S&P Eyes Infrastructure
11/02/2016 9:00 am EST
With both major presidential candidates having highlighted infrastructure spending as a campaign priority, we think infrastructure spending is likely to see a boost after the election, explains Jim Corridore, equity analyst with CFRA Research.
Regardless of who wins the election, given the age and condition of U.S. infrastructure, we see likely spending increases over the next several years just to keep roads, bridges, electric transmission facilities and other major infrastructure operational.
We see the following companies benefiting from increased infrastructure spending.
Fluor Corp. (FLR) is one of the world's largest engineering, procurement and construction companies, and as of June 30, had a backlog of $47 billion.
Its industrial and infrastructure unit accounted for 22% of its $18 billion in 2015 revenues, and we see this unit as the major beneficiary of increased infrastructure spending.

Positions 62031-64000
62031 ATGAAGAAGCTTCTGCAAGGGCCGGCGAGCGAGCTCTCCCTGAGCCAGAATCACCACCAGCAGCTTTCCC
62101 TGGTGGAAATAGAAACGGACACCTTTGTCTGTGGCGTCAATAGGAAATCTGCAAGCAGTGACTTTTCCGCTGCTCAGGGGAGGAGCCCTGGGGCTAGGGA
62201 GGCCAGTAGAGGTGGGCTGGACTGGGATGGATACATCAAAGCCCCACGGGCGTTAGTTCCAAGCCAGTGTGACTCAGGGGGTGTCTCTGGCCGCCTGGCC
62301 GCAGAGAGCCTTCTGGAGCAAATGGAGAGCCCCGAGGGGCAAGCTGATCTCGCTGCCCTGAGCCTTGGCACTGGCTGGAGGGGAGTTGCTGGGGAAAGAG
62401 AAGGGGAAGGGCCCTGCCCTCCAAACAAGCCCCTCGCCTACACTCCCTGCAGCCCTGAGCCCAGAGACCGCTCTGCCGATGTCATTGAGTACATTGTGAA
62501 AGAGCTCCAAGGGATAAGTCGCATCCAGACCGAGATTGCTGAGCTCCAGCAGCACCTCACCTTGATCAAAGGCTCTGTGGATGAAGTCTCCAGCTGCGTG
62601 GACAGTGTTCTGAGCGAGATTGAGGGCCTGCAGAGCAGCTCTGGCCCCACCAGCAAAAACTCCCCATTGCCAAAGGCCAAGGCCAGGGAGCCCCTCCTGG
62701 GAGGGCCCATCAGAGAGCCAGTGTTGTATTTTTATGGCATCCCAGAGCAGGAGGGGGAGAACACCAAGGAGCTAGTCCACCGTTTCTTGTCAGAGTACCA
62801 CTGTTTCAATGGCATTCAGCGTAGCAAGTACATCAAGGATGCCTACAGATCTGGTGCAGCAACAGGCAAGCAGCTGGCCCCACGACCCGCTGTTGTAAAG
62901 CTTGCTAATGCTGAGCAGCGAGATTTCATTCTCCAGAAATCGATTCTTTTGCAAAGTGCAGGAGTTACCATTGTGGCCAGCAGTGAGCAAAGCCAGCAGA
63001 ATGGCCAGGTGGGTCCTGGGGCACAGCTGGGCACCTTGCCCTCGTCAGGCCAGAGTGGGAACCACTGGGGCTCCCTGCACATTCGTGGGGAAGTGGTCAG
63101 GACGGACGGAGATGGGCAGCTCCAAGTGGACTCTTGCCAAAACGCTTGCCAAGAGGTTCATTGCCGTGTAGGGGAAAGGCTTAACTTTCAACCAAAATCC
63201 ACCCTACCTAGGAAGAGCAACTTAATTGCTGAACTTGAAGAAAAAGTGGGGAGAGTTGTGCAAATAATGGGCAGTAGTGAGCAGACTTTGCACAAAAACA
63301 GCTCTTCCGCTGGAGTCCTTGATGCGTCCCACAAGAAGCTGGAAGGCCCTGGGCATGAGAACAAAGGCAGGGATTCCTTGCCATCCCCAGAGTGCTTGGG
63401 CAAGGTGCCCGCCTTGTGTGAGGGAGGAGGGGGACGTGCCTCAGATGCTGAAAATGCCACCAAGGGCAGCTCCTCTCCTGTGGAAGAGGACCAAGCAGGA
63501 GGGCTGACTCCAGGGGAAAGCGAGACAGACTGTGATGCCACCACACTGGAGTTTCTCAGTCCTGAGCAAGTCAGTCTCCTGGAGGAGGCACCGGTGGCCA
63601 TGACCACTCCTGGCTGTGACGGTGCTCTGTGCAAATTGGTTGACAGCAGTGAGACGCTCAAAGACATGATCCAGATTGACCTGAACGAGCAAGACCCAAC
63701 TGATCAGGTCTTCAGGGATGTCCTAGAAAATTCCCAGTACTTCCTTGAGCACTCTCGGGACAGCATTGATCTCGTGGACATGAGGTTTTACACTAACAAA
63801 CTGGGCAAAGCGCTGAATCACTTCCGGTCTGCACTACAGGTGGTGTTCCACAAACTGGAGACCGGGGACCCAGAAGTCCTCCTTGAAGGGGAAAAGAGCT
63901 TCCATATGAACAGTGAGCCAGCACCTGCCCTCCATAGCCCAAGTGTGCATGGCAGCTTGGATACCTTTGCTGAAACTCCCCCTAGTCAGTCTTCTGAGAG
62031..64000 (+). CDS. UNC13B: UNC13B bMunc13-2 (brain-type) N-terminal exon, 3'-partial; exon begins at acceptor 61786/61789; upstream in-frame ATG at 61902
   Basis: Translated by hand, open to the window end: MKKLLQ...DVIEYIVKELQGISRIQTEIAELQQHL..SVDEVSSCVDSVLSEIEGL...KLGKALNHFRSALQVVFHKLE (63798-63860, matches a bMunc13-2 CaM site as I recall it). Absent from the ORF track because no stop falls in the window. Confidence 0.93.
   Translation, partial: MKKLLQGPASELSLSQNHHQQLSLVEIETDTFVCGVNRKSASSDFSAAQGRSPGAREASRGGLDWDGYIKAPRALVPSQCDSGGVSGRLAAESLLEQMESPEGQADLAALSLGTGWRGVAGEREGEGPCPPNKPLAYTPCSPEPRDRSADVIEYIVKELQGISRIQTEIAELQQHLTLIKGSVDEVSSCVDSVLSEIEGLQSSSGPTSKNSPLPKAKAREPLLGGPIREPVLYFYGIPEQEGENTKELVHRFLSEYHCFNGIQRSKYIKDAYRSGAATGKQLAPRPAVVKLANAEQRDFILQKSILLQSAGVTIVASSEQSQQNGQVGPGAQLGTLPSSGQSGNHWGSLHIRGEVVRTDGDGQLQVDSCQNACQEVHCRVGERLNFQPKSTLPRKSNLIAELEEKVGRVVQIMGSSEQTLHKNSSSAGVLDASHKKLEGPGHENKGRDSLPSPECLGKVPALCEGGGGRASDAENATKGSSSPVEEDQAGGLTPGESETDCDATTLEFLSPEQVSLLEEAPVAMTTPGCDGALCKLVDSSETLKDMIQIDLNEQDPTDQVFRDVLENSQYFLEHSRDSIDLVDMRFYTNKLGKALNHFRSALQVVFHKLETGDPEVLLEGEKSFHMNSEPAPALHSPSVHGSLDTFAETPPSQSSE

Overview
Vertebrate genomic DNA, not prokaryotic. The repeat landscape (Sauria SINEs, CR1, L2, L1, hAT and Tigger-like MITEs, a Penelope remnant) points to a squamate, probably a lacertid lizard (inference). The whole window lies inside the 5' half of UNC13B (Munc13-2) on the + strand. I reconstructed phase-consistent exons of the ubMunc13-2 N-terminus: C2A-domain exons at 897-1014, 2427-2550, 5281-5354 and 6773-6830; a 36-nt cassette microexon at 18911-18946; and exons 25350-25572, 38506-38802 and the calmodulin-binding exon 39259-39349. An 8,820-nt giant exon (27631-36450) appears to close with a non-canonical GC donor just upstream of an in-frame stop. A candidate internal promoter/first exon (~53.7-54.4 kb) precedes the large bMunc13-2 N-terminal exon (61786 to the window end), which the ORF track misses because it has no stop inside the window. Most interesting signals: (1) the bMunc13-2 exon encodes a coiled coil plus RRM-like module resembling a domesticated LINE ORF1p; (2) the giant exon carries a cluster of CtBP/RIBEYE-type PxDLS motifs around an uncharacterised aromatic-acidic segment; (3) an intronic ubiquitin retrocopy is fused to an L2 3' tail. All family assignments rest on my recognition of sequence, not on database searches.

However, FLR is a global company, and gets only 40% of its total revenues in the U.S. We think FLR is likely to increase its investment in the U.S. infrastructure space, primarily for rail, highway and bridge projects.
We see revenue growth of 5% in 2016, about flat in 2017, but see our recommendation on the stock supported by an attractive valuation and a strong backlog.
Jacobs Engineering (JEC) is a global engineering and construction firm with $12 billion in annual revenues. As of June 30, it had a backlog of $18.3 billion.
We expect the company to use its cash balances for acquisitions, including within the infrastructure space.
With energy markets challenging, we think infrastructure is one place JEC will place an increased focus over the next couple of years.
Quanta Services (PWR) provides specialty contracting services in the electric transmission and oil and gas industries.
We think increased capital investment in the U.S. electrical power grid would be a big catalyst for the company, and is likely as an aging U.S. power grid needs investment.
We expect utilities to increase spending over the next few years on electric transmission. At the same time, PWR is likely to benefit from increased construction of oil and gas pipelines in the U.S.
By Jim Corridore, Equity Analyst at CFRA Research